Supporting the arts has taken many forms over the years. Being a patron of an artist has long been a worthy way of showing support. Today, many people who purchase art want to make a statement with how and where they buy. There are some specific ways to do that.
Be An Informed Buyer
One of the greatest threats to Native artists and their work has been the proliferation of cheap imitations. Imports from China and other places were long marketed as “Native Made”. Thanks to the Indian Arts and Crafts Act of 1990, that label can no longer legally be applied to such work. Make it a part of your shopping to uncover where, how and by whom a piece you’re interested in was made. If you are shopping in a store, make sure it’s a reputable dealer. Ask questions about the individual artist. Request a certificate of authenticity. Know what the hallmarks are for true handcrafted work. The more informed you are, the more your purchase is likely to support a true Native artist.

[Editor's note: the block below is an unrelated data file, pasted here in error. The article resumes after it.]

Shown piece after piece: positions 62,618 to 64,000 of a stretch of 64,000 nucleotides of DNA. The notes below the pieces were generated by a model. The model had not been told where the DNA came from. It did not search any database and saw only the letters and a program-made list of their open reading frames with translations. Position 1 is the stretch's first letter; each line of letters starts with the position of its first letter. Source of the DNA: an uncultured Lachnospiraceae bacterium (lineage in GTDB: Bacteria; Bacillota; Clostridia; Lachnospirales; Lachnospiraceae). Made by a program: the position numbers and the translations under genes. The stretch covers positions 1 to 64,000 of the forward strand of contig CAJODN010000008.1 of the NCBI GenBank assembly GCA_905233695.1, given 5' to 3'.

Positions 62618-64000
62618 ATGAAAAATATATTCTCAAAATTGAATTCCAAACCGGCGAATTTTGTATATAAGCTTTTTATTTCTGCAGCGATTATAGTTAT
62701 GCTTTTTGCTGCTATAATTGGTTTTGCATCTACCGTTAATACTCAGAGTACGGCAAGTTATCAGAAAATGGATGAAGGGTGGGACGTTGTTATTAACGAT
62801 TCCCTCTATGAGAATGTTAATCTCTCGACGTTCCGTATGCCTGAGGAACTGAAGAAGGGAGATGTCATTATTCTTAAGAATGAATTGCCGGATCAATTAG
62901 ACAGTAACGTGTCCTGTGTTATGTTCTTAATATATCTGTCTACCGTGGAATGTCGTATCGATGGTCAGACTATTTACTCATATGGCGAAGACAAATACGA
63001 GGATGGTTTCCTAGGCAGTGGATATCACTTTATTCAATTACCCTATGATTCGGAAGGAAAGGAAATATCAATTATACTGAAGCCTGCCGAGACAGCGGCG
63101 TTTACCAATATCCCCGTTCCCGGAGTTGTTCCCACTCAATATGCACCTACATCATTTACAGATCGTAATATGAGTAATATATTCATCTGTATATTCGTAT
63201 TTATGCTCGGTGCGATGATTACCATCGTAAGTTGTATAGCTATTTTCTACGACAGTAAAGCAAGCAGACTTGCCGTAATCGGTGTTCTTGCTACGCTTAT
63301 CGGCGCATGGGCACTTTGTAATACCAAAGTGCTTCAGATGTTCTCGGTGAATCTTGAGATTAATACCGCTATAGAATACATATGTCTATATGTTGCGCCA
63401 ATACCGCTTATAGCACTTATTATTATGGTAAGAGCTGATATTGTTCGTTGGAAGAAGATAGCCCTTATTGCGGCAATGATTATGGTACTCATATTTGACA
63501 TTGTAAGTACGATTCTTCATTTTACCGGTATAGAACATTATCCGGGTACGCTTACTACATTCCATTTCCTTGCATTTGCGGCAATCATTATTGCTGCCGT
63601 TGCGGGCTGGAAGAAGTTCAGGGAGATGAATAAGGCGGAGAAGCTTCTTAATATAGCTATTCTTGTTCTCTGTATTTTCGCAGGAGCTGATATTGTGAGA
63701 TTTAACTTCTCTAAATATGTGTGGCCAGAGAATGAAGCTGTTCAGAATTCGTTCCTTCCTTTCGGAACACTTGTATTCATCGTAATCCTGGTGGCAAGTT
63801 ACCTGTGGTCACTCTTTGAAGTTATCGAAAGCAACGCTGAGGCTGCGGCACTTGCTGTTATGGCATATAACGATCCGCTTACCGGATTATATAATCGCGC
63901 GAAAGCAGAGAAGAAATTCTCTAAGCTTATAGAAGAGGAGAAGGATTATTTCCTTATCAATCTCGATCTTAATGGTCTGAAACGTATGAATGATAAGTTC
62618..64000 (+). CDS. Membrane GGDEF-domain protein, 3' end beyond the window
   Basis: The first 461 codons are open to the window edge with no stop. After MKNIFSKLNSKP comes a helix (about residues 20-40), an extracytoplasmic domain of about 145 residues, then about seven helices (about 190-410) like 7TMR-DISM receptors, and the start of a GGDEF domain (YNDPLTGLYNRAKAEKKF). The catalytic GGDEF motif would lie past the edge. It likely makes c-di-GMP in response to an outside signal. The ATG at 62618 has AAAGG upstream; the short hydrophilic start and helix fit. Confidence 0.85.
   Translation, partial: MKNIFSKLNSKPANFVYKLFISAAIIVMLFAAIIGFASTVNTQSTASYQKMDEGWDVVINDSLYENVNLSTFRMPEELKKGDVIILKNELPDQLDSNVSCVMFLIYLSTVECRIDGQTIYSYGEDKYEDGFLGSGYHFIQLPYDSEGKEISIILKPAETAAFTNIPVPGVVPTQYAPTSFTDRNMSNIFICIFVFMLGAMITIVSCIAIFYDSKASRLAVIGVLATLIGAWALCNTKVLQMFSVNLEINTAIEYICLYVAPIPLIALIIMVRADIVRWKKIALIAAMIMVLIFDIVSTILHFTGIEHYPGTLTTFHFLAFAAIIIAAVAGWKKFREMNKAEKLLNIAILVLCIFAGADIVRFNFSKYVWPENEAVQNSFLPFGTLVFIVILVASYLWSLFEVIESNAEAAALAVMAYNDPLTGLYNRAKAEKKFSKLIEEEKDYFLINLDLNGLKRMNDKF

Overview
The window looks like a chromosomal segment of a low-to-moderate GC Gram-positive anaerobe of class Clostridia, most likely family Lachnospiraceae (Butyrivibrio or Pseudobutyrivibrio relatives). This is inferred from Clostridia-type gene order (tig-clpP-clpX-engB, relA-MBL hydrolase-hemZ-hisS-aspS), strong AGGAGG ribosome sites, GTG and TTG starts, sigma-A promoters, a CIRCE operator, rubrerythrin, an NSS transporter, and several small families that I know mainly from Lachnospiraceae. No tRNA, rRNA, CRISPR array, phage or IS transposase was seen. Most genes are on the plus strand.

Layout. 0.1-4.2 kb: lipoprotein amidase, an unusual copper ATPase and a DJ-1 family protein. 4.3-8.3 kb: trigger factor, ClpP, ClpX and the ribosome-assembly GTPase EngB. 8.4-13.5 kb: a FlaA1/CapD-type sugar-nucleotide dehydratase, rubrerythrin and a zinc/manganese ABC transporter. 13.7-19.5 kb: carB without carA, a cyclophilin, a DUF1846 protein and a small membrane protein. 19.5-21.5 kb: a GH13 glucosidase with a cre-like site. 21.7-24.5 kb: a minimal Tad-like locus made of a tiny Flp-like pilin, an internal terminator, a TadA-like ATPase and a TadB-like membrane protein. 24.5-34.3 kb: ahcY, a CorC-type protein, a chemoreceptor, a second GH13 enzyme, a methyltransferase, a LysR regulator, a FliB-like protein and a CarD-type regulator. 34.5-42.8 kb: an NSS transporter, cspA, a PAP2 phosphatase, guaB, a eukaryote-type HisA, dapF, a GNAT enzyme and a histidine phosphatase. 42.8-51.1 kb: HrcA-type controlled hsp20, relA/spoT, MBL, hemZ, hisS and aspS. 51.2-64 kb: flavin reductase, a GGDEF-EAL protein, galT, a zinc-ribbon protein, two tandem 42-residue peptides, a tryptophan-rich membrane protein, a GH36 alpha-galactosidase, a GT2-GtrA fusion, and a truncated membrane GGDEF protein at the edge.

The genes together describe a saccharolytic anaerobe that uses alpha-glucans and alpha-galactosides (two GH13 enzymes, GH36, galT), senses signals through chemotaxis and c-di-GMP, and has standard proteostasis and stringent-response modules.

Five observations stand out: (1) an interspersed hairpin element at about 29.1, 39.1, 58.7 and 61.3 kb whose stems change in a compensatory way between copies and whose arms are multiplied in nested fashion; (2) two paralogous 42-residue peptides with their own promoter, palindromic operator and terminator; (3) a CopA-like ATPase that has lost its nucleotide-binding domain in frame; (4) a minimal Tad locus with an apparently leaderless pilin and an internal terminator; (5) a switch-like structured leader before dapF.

Be Vocal with Your Support
Marketing is often a challenging issue for many Native artists. Getting their name and their work out into the public marketplace is the way they build a reputation with potential customers. If you’ve found an artist whose work you like, tell others. Let people know about the artist who created the beautiful piece they’re admiring. It’s one of the best ways you can ensure that artist can afford to continue creating the work you enjoy.
Be Aware of Cultural Diversity
Understanding that Native art flows from cultural heritage will prevent any misunderstandings between you and the artist. Requesting that a custom piece incorporating traditional designs and elements from a particular tribe be created by an artist with no affiliation to that tribe is akin to having jewelry produced in China labeled “Native” art. It’s important to respect the cultural boundaries of each individual artist if you wish to support their work.
Turquoise Skies has made it their mission to support and encourage Native artists because we believe in the importance of continuing traditional skills as well as encouraging modern interpretations. If you’d like to know more about the individual pueblos and tribes, or the many Native artists we work with, you can check out our blog at tskies.com.